After Panthers’ Early Postseason Exit, What’s Next?

The 2020 NHL Draft will likely be one that is remembered for a long time to come. Nevermind the fact that COVID-19 completely changed the formatting of the playoffs, the lottery couldn’t just be pushed to the background. It had to up the ante.

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When Gary Bettman announced during Phase 1 of the NHL Draft Lottery that one of the teams eliminated during the play-in would receive the first-overall pick, it certainly generated some discussion. A lot of that centered on questionable tactics by the NHL, but hey, it got people talking.

The Draft Lottery and the Panthers

The announcement was that the eight teams eliminated during the play-in phase would all have a 12.5% chance to land the first-overall pick. This also meant landing consensus first-overall pick Alexis Lafreniere, a superstar in the making.

Alexis Lafrenière Rimouski Oceanic
Alexis Lafrenière of the Rimouski Oceanic (Photo by Vincent Ethier/CHL)

The Panthers were easily dispatched of in the play-ins despite having an on-paper roster that should compete with anyone. Despite that, here they are. They didn’t win the lottery – that distinction went to the New York Rangers – and the Panthers now find themselves in the same position as just about any other team.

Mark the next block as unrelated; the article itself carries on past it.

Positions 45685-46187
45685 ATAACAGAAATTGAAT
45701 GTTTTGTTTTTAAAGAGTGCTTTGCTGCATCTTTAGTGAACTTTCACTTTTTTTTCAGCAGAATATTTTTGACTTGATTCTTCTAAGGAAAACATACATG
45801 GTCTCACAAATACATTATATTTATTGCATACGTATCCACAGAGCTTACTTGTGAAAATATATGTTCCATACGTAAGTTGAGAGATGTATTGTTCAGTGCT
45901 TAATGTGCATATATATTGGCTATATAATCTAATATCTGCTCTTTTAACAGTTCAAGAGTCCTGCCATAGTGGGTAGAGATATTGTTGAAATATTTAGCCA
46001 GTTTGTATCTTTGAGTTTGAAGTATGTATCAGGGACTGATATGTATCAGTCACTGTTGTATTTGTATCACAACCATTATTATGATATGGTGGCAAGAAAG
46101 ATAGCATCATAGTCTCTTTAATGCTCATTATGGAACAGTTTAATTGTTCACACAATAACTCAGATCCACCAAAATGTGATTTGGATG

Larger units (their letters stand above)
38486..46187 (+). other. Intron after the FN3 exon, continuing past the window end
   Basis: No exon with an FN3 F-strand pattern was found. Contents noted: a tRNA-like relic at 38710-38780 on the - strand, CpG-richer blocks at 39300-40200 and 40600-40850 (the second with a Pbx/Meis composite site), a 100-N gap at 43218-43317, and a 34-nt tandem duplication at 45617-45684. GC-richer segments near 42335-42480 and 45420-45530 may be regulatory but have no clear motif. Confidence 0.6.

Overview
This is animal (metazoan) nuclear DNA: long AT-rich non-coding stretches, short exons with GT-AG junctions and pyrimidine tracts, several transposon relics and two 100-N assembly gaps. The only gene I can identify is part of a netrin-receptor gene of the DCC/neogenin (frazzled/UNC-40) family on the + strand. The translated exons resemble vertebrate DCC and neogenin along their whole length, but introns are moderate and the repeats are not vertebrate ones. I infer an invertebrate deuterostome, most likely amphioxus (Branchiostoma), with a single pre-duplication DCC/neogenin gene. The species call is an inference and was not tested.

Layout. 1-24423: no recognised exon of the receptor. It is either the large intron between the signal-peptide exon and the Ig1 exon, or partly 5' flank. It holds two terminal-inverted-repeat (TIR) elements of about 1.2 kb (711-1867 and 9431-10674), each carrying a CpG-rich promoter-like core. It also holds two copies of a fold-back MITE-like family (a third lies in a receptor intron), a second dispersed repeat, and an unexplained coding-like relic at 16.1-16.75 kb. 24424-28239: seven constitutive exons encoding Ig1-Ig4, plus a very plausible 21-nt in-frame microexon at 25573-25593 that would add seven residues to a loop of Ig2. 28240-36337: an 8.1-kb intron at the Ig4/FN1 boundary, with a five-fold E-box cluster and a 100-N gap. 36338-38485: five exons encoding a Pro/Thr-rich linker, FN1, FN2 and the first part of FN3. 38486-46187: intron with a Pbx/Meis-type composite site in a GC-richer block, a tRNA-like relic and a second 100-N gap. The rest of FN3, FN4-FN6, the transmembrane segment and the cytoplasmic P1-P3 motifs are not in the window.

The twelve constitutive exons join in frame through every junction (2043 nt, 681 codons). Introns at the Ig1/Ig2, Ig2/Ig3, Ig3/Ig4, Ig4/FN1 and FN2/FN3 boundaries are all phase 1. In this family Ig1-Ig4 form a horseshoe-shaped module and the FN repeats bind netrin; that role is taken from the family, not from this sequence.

What’s Wrong with the Panthers?

It’s getting harder and harder to tell why this team underperforms. On paper, they have a dynamic top line featuring Aleksander Barkov and Jonathan Huberdeau. Aaron Ekblad and Keith Yandle anchor an unheralded defensive group. And Sergei Bobrovsky’s signing brought in a Vezina Trophy winner to hold things down between the pipes.

Well, Bobrovsky didn’t look anything like himself and the Panthers are a top-heavy club. Still, there is no reason that they should consistently find themselves on the outside of the bubble looking in.

Sergei Bobrovsky Florida Panthers
Sergei Bobrovsky, Florida Panthers (Amy Irvin / The Hockey Writers)